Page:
9 Organization Administrator Deputy Administrator Audit and Inspection Officer General Services Division Office of Planning & Coordination Office of Planning & Coordination e-Procurement Service Bureau e-Procurement Service Bureau International Goods Bureau International Goods Bureau Procurement Service Bureau Procurement Service Bureau Construction Works Bureau Construction Works Bureau Quality Management Office Quality Management Office 11 Regional Offices Overseas Procurement Attachés in Chicago, London, Beijing Overseas Procurement Attachés in Chicago, London, Beijing Vice-ministerial level organization 945 Staff

10 Combination of Centralized and Decentralized Procurement Central government entities Construction Works Above US$ 100,000 Above US$ 3,000,000 Goods & Services - Centralized procurement Local government entities and public enterprises - Decentralized (autonomous) procurement - Legally required to procure through Public Procurement Service (central procurement agency) for requirements above threshold [ thresholds for centralized procurement]

11 Centralized 33% Decentralized 67% - Centralized : US$ 33 billion - Decentralized : US$ 67 billion Public Procurement Total (2011) : US$ 100 billion (10% of GDP)

12 PPS recovers its operational costs from procurement service fees from public entities PPS Public Entities Public Entities Suppliers Contracting Payment Supply of Goods & Services Procurement Request Payment Reimbursement Procurement Service Fee Operation PPS offers its procurement services upon receiving procurement requests

13 Procurement Workflow (Goods & Services) PPS Public Buyer 2. Public disclosure of PR Details 3. Review of Requirements 4. Determining Procurement Method 5. Tender Notice 6. Preparation of Estimated Value 7. Bid Evaluation and Awarding 13. Contract Closure 1. Purchase Request (PR) Contractor 12. Reimbursement 11. Payment 9. Contract Delivery 8. Notification of Contract 10. Inspection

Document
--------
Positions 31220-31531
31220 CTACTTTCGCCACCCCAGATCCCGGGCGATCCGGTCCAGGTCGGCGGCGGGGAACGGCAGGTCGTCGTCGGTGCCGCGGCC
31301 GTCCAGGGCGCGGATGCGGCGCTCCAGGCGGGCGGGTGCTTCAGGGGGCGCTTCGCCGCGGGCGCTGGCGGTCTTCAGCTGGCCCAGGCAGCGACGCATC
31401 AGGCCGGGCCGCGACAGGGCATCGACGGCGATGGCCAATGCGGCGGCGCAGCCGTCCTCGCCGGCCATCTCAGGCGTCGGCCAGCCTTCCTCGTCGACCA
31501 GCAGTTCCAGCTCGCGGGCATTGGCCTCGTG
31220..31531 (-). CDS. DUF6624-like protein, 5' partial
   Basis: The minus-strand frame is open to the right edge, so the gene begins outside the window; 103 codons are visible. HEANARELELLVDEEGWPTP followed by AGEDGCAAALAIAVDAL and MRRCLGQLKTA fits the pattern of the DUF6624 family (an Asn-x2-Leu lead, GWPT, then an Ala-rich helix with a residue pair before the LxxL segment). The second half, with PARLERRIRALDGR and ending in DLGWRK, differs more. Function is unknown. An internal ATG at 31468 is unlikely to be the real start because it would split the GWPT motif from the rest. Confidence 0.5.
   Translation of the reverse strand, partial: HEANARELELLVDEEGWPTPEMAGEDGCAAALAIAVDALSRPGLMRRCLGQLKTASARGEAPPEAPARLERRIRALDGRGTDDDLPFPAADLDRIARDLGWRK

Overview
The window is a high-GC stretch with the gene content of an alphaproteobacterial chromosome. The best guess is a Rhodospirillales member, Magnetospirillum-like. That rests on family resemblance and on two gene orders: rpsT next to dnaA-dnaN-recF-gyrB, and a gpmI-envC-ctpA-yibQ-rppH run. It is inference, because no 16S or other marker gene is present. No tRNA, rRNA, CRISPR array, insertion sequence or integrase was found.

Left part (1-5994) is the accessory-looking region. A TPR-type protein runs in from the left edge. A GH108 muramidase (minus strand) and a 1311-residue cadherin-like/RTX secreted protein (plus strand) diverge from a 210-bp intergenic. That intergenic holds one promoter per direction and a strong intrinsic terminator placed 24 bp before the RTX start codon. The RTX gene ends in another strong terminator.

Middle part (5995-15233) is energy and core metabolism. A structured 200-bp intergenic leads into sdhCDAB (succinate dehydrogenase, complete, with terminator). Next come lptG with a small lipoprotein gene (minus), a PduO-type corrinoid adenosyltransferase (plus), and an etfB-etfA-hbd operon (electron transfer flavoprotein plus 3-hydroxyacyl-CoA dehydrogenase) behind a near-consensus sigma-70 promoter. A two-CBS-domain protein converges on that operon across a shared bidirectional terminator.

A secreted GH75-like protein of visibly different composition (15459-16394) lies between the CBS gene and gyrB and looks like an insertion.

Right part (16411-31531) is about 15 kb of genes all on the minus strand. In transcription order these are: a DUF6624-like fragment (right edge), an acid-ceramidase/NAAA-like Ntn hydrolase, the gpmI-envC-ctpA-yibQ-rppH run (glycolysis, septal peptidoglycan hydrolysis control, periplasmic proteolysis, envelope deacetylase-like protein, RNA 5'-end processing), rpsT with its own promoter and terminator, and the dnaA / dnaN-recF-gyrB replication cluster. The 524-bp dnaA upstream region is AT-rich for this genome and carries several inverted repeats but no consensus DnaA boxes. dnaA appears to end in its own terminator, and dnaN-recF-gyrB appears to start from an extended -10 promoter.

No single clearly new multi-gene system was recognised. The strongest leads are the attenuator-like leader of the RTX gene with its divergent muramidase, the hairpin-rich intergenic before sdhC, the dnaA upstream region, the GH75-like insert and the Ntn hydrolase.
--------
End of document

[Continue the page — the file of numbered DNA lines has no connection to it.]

14 Determining the most suitable contract and award method, considering the purpose, characteristics and size of the contract. Limited Tendering Selective Tendering Single Tendering LOW Competitiveness HIGH Open Tendering l Tendering Methods l Awarding Methods Lowest Price Awarding Lowest Price Awarding Qualification Evaluation Qualification Evaluation Contract by Negotiation Contract by Negotiation

15 Local govt Govt Corp Educational institute Educational institute Independent org Independent org Central govt Central govt Services Construction Goods Foreign Procurement Foreign Procurement User of PPSs Procurement Services

16 MeritsDemerits Centralized Procurement Volume purchasing Accumulated know- how Closer monitoring for transparency Effectively utilizes GP as economic policy tool Complex and longer procurement process Limited choice for the procuring entity Decentralized Procurement Freer choices for the procuring entity Urgent procurement Tend to be more expensive Difficulties in standardization and quality monitoring Loose monitoring – risk of moral hazard Complemented with e-Procurement: Reduced lead time via e-Processing Convenient e-Ordering for commercial goods

17 Da-un, Jeong